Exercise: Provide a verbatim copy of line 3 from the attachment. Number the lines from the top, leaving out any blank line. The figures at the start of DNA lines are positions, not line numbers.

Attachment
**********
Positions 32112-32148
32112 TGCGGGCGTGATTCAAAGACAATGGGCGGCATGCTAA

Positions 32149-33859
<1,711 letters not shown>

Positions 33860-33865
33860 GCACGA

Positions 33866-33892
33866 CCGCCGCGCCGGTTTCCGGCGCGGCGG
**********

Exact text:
Positions 32149-33859